Refugee Crisis At The Polish-Belarusian Border- Foul Play With International Law

Aditya Rajpal Dalal, Gujarat National Law University.

Europe is presently witnessing a refugee crisis that is far worse in magnitude than the one it faced during World War II. The present attitude of most of the countries towards the refugee crisis in Europe exhibits a lot of hypocrisy, because these countries of the West which advocate and preach for human rights and inclusivity, have perhaps exhibited selective inclusivity and have often shown the border (in the literal sense) to the refugees seeking asylum and shown them the way out. By the end of the year 2020, about 82.4 million people all around the world have turned into refugees because of conflict, persecution, or violence, which paints a very dull picture full of despair.




Migrants gather in a camp near the Belarusian-Polish border as they attempt to cross it in the Grodno region.

The current situation at Poland-Belarus is very alarming as there are thousands of refugees who are stranded along the border caught in the middle of a political fiasco whose causes and consequences span around the entirety of Europe and revolve around the European Union. The refugees at the border are living in terrible circumstances, left alone, to fetch for themselves in the forests in Belarus near the border with Poland. Some of them have already lost their fight and succumbed to the brutal cold.

Belarus first asked the refugees to come to Minsk via airways and then directly took them to the borders and reportedly gave wire-cutters to cut open the barbed fences located at the Polish border in a bid to either save themselves and take asylum in Poland or face the cold and die in the forest. The refugees are suffering a shortage of food and there are incidents of abuse by the Belarusian authorities as well. Poland also pushes back refugees who enter Poland without crossing legally at formal checkpoints. Instead of adopting a humanitarian approach and allowing some sort of assistance to these helpless asylum-seekers, Poland has also adopted a hostile approach towards them and has employed a lot of troops (including 20,000 border police) in order to combat the issue of illegal migrants crossing the Polish border from Belarus. As the tension between the two countries increased, and the dreadful state of affairs of the migrants further worsened, the migrants also hurled stones at the Polish authorities who retaliated fiercely by employing water cannons.

The reason for this sly and inhumane tactic by Belarus might perhaps be to fight back the European Union, which has recently put a lot of sanctions on the country due to its violations of human rights and the dictatorial practices approached by the President of Belarus. This was a political move by Belarus and it used the refugees as pawns in furtherance of its own political agenda. After there was a lot of international attention towards this incident, there was a slight change in the ways of the Belarusian government, which repatriated some of the refugees back to their own countries. It must be noted that Poland’s reaction is equally worse and inhumane and has therefore been condemned by Amnesty International.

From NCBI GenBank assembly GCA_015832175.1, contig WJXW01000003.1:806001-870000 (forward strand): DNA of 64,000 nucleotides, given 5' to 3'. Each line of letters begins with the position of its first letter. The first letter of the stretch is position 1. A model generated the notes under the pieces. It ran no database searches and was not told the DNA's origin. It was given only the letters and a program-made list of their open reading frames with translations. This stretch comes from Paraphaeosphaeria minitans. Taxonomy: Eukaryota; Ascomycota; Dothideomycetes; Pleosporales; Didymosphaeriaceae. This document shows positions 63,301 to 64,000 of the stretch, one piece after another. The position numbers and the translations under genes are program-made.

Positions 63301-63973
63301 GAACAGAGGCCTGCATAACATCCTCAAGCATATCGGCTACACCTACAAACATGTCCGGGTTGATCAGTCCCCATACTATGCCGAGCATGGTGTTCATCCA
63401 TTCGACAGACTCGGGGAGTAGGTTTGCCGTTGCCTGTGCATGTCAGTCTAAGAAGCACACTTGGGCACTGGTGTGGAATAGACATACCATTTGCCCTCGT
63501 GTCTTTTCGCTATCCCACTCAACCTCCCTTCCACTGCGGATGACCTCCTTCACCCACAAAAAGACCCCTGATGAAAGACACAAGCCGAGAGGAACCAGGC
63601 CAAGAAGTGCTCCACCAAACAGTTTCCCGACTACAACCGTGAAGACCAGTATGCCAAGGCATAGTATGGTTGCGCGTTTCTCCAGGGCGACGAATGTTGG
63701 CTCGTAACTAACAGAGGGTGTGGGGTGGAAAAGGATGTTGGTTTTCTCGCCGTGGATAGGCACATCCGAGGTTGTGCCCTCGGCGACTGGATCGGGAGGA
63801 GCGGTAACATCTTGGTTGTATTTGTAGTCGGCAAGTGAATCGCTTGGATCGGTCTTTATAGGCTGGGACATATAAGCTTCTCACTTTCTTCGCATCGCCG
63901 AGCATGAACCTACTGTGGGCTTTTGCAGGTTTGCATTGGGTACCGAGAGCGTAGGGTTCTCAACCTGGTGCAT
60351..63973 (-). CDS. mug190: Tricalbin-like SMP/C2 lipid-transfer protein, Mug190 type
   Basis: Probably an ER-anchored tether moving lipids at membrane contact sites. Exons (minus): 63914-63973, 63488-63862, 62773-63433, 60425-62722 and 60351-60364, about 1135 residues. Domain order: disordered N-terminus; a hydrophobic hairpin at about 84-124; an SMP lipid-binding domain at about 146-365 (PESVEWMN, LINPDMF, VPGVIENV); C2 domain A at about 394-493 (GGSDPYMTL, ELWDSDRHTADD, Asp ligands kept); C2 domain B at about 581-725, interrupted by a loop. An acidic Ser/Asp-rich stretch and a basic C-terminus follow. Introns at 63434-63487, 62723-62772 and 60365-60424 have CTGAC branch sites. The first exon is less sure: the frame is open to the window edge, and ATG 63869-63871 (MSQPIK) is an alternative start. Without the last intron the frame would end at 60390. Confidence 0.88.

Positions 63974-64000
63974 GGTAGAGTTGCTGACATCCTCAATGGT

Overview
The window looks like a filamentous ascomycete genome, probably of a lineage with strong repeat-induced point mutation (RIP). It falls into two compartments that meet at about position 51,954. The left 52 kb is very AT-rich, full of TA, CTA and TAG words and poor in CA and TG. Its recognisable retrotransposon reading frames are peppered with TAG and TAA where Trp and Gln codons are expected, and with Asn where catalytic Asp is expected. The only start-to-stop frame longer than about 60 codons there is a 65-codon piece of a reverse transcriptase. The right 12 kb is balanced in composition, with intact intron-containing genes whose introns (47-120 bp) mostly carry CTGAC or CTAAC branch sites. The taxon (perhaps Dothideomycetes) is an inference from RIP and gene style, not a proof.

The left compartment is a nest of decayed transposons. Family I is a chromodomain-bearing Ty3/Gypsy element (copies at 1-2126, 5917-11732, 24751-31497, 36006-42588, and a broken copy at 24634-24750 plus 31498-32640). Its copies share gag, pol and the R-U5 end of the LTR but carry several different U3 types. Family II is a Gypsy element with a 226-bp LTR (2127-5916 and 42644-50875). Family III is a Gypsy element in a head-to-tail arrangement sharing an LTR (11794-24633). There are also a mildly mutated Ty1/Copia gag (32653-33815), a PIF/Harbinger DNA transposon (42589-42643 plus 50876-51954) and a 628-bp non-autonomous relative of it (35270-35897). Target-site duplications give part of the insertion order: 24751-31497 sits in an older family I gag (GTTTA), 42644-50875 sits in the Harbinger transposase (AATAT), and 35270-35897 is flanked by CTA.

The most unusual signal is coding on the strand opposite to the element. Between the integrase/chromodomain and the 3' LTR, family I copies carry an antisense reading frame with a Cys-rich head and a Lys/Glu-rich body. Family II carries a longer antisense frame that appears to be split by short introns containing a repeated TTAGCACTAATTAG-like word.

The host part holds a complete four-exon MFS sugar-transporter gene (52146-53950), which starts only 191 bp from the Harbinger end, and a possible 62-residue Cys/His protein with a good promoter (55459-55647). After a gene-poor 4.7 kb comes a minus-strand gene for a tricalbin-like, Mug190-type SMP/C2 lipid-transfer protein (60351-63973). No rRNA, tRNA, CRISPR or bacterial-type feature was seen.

International Legislations And Principles

A very fundamental principle that has been violated in this political fiasco concerning the refugees, is the principle of non-refoulement which has assumed the role of customary international law. This principle places the rights and safety of the refugees on a pedestal and says that they cannot be sent back to the countries from which they had escaped for their lives, and should therefore be granted asylum.

The 1951 Convention on the Status of Refugees also provides for various measures which countries must undertake in order to protect refugees and provide rehabilitation. The 1951 Convention is also supplemented by the 1967 Protocol Relating to the Status of Refugees. Both these international instruments have been adopted by 76% of all countries.  Protection of refugees and affording them protection is also in consonance with the Universal Declaration of Human Rights and the International Covenant on Civil and Political Rights.

Conclusion

The actions of both Poland and Belarus are in violation of settled norms of international law which state that no refugee who has already fled violence or prosecution in a country and seeks help from another country should be sent back to the country from which he came from. Poland has violated this principle by pushing back refugees who crossed the Belarusian border and using water cannons on them instead of allowing them safe passage into their country and granting asylum. Poland’s actions are indeed a brash violation of international law which has been designed for safeguarding the rights and interests of the refugees. Similarly, Belarus has also violated international law by toying with the human rights of the refugees and subjecting them to life in an unbearable environment, while also using them as pawns for furthering their political agenda. Forced repatriation of those refugees who ultimately shall not get any refuge in Belarus, or Latvia or Lithuania would again lead to refoulement. 

The United Nations should take strict action against these countries who have disregarded the rights of the refugees and should probably come up with a plan as to how these refugees who have escaped terrible conditions back home can get refuge in other countries of Europe. The human rights and safety of these refugees should be the top-most priority and receive utmost concern from all countries in the world, and should most definitely override political considerations.


Views expressed are the author’s own, 

Law Daily neither endorses nor is responsible for them.

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